Prepare the Plant: For trees, ensure the root ball is moist and loosen any circling roots.

Planting: Place the tree in the center of the hole. The top of the root ball should be level with or slightly above the surrounding soil level to allow for settling and to prevent water pooling around the stem or trunk.

Backfill: Mix the excavated soil with compost or planting mix if you want and backfill around the tree. Firm the soil to remove air pockets but try not to over-compact.

Water: Thoroughly water the newly planted tree or landscaping plant to settle the soil and provide necessary moisture for root establishment.

5. Mulching and Aftercare

Apply a layer of mulch around the base of the plant or tree to conserve moisture, regulate soil temperature, and reduce weed competition. Keep mulch a few inches away from the plant stem or tree trunk to prevent rot.

Follow up with appropriate aftercare, including regular watering, especially during the first growing season, to ensure your plants or trees establish well.

Construction and Foundation Work

In construction, the auger skid steer attachment can help lay the groundwork for stable foundations. This application is crucial for both residential and commercial construction projects.

Here’s how to leverage this attachment on the construction site, especially for foundation-related jobs:

1. Preparing the Holes for Concrete

After drilling, remove the auger and clear any loose soil from the top of the hole. You may need to use a post hole digger or shovel to clean out the bottom.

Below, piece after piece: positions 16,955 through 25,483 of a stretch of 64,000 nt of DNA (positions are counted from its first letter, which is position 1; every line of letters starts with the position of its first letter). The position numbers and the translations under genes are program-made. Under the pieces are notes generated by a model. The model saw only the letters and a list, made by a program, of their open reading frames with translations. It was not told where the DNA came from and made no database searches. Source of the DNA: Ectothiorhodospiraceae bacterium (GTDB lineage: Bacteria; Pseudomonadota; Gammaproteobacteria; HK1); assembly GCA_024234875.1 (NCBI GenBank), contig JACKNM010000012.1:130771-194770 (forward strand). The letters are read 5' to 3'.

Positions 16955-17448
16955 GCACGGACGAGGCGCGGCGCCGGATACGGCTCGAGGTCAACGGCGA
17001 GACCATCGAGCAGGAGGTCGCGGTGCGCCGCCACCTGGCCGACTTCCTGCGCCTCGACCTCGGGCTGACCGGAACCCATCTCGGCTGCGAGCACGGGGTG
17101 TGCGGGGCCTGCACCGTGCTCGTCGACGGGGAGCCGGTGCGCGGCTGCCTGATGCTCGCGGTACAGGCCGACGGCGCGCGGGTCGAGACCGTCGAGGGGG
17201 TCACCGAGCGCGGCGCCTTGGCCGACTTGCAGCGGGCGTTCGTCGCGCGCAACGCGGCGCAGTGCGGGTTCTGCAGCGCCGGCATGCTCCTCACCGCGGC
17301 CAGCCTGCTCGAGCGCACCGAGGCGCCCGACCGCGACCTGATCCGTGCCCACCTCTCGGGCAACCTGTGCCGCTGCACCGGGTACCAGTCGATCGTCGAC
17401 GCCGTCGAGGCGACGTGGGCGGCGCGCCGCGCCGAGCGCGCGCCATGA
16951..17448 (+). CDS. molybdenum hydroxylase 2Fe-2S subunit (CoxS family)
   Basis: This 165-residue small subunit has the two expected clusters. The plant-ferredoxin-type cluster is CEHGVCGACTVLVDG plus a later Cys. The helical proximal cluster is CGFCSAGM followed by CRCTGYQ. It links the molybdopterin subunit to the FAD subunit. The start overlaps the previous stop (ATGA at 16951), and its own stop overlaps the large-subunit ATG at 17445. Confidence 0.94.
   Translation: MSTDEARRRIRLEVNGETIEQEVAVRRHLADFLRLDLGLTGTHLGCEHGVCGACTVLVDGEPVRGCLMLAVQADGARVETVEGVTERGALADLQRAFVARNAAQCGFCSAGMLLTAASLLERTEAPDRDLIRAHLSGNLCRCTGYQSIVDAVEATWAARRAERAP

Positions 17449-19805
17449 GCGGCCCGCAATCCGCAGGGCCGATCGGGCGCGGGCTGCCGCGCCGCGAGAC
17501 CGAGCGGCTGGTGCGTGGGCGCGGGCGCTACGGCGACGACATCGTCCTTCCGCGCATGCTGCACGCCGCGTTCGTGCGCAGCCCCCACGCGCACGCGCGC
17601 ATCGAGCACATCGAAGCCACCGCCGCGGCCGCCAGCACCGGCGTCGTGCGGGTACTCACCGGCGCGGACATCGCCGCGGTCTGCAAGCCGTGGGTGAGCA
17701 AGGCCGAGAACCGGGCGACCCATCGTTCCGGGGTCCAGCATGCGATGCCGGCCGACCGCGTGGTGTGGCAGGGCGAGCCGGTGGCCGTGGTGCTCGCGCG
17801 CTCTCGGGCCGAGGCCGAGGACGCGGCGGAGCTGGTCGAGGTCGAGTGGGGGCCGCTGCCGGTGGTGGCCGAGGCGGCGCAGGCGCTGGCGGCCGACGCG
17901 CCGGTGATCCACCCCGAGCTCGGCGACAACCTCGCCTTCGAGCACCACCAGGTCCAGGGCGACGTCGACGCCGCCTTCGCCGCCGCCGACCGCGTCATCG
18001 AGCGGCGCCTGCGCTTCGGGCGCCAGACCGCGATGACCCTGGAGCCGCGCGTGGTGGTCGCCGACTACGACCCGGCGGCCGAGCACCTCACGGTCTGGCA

For piers or footings, insert a sonotube or form into the hole if needed, this will keep it level and at the correct height above ground.

Insert rebar or mesh into the hole if your foundation needs reinforced concrete.

2. Pouring Concrete

Pour concrete into the holes, using a trowel or shovel to spread it evenly and remove air pockets. Fill to the top of the form or as your design specifies.

Level the top of the concrete, ensuring it provides a stable base for the structure. Install anchor bolts or post bases into the wet concrete if needed for your foundation design.

3. Finalizing and Curing

Allow the concrete to cure for the time specified by on the bag, usually at least 24-48 hours for initial set, with full strength reached in 28 days.

After the concrete has set, you can remove any forms and proceed with the rest of your construction project.

The Auger is a multifaceted attachment that you can use for a wide array of industries and jobs. Whether it's for construction, landscaping, utility installations, or environmental studies, the skid steer auger and its various auger attachments offer a solution that saves time, labor, and costs, while giving you precision and reliability.

Still have questions? Give our sales team a call: 866.966.2538

We have barely broken through the surface, learn all about skid steer auger bits in our Complete Guide to Auger Bits.

End Of Year Sale

Shop Sale

Top Products This Month

Shop Items On Sale